Lincoln County Sheriff Kerry Lee stated this week burning of the overflowing garbage in collection dumpsters is illegal.
He said he fully understands the frustration on the part of the county since Recology stopped hauling garbage on June 17, “but burning the garbage in those dumpsters is illegal, and even though everyone is frustrated, it does not excuse burning the collection bins. We are actively pursuing that and if caught, the person(s) will be prosecuted.”
He said fire was even reported again Tuesday night in Panaca and Wednesday morning in Dry Valley, to which the fire department had to respond.
“The frustration of the public does not excuse the action,” he said. “They are wasting resources from the fire department. Fire departments, in some cases, can’t put the fires out because it might just smolder for days and days. Then someone thinks the fire is out, dumps a bunch more garbage in, and it starts up all over again. The fire department might be on a garbage call, when something much more important, a major event, or structure fire could happen.”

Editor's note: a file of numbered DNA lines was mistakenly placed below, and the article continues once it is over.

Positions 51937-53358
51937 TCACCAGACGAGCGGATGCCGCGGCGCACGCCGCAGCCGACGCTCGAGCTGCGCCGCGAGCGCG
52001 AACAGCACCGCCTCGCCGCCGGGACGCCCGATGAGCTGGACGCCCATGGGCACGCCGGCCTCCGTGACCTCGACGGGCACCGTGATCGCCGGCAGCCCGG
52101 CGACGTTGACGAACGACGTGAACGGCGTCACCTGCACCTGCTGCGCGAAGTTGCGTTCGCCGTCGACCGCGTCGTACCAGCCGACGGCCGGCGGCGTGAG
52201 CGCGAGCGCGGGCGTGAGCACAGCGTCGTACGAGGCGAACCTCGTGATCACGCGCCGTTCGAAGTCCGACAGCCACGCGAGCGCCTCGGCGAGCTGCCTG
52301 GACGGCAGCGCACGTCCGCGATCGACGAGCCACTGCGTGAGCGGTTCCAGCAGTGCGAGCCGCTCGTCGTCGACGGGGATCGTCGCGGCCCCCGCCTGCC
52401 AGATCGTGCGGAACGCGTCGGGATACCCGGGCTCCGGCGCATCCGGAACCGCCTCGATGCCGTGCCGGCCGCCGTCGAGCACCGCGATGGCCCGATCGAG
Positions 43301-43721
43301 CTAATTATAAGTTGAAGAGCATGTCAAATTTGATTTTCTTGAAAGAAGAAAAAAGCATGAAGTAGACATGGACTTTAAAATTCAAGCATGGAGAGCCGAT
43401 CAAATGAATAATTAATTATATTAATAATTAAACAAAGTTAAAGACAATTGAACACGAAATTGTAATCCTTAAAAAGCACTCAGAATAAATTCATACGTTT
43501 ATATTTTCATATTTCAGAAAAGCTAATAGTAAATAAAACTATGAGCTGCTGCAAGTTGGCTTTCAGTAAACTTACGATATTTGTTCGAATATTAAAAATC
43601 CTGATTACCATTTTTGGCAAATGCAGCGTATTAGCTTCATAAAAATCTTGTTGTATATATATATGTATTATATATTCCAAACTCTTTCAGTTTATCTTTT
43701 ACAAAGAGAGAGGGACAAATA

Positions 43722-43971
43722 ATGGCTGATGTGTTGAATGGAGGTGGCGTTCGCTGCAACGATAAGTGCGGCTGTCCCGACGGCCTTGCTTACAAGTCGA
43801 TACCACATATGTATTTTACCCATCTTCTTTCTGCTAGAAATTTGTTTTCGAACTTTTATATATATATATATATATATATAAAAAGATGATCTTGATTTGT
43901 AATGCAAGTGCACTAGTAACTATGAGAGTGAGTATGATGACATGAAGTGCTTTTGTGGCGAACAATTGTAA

In Panaca, Lee said the fire department has “been out four times in the last four days. It’s smoking up the towns and posing a health hazard. Such fires, when they really get going like that are virtually impossible to put out, just smolder on and on.”
The threat of brush fire is also possible around many of the transfer stations and burning material could actually cause a wildfire. “So,” he said, “it’s not just a point of burning the garbage from being frustrated, it’s the point of the repercussions from what could happen besides burning the garbage.”
If shown that the dumpsters were warped or badly damaged, Lee said the suspect(s) could be charged with arson and destruction of private property and possibly face up to a year in jail.
Lee said the Sheriff’s department is taking measures to monitor the dump site transfer stations in all the communities involved in efforts to prevent further incidents.